Teas & Tinctures

April 29, 2009

Lemon balm tea

Lemon balm tea

I’m three weeks into my internship at the medicinal herb farm. We meet twice each week, one day for eight hours of farm labor (see earlier post on barn-mucking) and one afternoon for four hours of clinical learning, where we’re taught the basics of how to make medicines from the plants we grow.

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Bill digs valerian root for today's tincture

Bill has spent years studying herbs and running his own herbal medical practice. His passion for his work is serious, but I think it’s cool that he still maintains a lightheartedness and sense of humor while he talks about it. His teaching style is, by his own admission, rather un-linear.  (Circuitous?) After taking a quick walk around the grounds to see what’s happened with all the plants each week, we sprawl on blankets in the grass while Bill passes around teas and tinctures of a few different herbs. We roll the earthy diffusions and decoctions around our tongues, trying to get a physical sense of what the herbs are doing to our bodies before Bill can tell us. Then Bill takes the lid off his brain and years worth of information and experience and knowledge come flying from his mouth. Scrambling to capture the essence of his words and distill them into reliable reference material in my silly little spiral notebook feels a bit like trying to catch flying seeds on the breeze, but I have faith it will all amount to something eventually.

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Spring!

April 29, 2009

Tulips = spring!

Tulips = spring!

I am so, so so SO happy it’s not winter anymore. This month has felt very long and very tumultuous in many ways, but I’ve come to understand that nothing soothes emotional turmoil like the sudden arrival of 80 degree heat and the simultaneous explosion of fresh green foliage. Seriously, these trees didn’t have any leaves on them last week. And possibly the day before yesterday:

so green!

so green!

Watching everything around me burst back into life, it feels like I might not be able to help but do the same.

Handpicked love from Auntie D's garden

Handpicked love from Auntie D's garden

manure

There’s roughly five months worth of feces in that photo. One cow, one sheep and two goats crapped inside one barn all winter, and today I took my turn mucking out the stall. I loved every pungent minute of it. I loved the way my rain boots squished in the mud/poop. I loved the sweet smell of the manure. I loved the way two hours went by and I didn’t even notice.

I found shit-shoveling—pitchforking, really—to be alot like clearing jungle brush with a machete. It takes a while to figure out how to be really effective at it and find the groove. Also, the hay that’s layered into the shit tangles itself into one giant mass, just like the vines of the jungle. In order to clear really satisfactory patches, I discovered it helps to work in circles, disconnecting the poop-hay or vine thickets from themselves and pushing them aside, or in this case, depositing them in a wheelbarrow and dumping it on the compost pile.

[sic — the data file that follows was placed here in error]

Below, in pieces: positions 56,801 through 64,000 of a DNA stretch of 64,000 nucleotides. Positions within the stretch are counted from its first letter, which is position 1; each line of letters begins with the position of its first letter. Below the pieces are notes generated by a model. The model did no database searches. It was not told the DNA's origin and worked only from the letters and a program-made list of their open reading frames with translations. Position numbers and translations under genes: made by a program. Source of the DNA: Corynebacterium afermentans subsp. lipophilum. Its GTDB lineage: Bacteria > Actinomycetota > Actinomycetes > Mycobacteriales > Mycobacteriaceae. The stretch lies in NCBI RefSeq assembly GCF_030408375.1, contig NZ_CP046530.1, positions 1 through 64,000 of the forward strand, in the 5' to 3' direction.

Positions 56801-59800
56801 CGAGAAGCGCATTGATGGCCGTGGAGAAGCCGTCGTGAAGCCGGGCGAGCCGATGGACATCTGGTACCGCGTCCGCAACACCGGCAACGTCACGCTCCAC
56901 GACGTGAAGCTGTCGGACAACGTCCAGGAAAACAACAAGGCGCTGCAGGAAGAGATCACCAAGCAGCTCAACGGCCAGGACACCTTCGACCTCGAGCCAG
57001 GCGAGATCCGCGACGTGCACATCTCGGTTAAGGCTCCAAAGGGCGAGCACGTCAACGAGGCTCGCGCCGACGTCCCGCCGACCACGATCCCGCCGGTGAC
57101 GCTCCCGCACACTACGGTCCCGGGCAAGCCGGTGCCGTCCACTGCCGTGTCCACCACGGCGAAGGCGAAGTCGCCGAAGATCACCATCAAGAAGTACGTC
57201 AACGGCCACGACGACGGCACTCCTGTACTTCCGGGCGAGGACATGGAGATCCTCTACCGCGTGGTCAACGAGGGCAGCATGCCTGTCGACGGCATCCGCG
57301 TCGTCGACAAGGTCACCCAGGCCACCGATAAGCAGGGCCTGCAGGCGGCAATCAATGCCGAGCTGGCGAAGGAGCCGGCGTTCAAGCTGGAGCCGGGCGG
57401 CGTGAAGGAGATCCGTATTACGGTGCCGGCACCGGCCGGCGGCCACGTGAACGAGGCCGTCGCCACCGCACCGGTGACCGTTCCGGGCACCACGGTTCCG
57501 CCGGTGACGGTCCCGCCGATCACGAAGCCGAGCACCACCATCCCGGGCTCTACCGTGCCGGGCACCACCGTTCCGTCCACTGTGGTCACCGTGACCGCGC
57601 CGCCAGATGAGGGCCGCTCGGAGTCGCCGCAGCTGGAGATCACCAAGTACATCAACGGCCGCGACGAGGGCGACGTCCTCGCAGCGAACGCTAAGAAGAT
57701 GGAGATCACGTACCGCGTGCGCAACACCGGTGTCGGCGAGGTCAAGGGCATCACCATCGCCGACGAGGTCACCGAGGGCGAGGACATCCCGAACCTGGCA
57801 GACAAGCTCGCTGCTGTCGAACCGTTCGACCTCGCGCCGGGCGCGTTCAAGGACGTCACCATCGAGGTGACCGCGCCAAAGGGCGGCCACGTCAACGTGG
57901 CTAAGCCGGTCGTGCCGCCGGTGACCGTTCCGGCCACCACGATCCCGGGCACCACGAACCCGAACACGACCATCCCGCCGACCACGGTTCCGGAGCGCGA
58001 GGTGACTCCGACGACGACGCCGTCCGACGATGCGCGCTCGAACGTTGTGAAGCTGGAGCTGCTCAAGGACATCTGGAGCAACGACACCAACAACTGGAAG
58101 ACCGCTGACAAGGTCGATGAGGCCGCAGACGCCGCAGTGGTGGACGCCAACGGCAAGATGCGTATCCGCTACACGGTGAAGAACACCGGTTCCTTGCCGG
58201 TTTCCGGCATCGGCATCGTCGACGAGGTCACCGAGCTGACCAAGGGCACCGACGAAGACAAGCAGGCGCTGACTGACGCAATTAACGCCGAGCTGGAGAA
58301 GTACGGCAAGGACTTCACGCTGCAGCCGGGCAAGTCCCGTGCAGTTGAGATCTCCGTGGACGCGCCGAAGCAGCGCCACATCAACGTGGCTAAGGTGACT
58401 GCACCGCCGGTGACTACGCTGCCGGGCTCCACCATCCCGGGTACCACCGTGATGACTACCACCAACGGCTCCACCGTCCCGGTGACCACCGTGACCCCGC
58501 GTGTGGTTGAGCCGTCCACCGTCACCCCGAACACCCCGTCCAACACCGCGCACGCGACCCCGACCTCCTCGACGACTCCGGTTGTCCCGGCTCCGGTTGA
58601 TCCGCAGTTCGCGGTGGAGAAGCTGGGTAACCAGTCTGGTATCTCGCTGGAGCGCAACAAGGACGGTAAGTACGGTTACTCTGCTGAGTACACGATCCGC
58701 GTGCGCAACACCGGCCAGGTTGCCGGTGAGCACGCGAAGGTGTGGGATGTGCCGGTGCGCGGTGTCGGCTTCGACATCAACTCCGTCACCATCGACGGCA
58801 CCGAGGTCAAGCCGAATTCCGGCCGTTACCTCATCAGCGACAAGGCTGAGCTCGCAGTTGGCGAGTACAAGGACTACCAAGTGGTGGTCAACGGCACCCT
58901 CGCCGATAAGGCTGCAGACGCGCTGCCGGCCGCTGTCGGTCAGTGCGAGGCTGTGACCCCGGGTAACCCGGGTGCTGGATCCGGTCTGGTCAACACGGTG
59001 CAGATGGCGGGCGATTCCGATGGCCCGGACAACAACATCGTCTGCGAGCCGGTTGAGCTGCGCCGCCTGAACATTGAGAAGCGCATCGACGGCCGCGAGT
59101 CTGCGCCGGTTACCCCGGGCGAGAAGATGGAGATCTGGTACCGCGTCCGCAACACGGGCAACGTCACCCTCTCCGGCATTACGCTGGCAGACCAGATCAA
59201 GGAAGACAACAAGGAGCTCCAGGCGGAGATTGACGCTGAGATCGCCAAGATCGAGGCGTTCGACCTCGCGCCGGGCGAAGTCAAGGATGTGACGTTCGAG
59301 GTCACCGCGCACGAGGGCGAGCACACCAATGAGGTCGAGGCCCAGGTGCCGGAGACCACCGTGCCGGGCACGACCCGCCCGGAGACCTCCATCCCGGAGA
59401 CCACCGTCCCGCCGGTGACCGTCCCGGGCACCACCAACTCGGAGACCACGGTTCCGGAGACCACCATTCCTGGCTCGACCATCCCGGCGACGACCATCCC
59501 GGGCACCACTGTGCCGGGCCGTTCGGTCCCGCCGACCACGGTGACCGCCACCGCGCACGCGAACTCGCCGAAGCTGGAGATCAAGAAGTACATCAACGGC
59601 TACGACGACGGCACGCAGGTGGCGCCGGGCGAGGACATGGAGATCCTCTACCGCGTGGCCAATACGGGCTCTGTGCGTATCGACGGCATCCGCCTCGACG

There’s something about the rhythm of the work: once your body figures out how to do the job, the mind is freed and imagination (or chatter) is also possible. Taking stock in the area cleared is infinitely rewarding. Just remember to wash the blood (or poop) off your hands when you’re finished.

cloudyhills

I’d just quit my most-loathed waitressing job and begun an internship on a medicinal herb farm when my parents decided to express their extreme disappointment over my lack of career. My mother called on Monday, near-tears, to declare she “doesn’t know where she went wrong.”

“Eventually you’re going to have to sell out!” she cried. “Your twenties are ending and you’re not even getting started!”

Thinking I’d find reinforcement on the paternal side, as soon as I shook her off I called my dad to get his read on the situation. In cold tones, he let me know that he feels “anger, pity and fear,” when he thinks about me and my current life situation. Awesome. Nothing boosts the ego like having your parents inform you they think you’re a fucked-up waste of space.

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Sprouted Seeds

April 19, 2009

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I planted these little tomato babies and chile peppers at the beginning of March.  Watching them emerge from the dirt as little embryonic green slivers was captivating. They are still in their infancy but starting to express their potential. The photo doesn’t fully represent the subtle spendor of their purple stems, or the little hairs sprouting from those stems, or the seed shell still stuck to the leaf of one of the peppers. Still, sometimes I crouch down beside them and marvel at how much life can be contained inside one almost-invisible speck of a seed.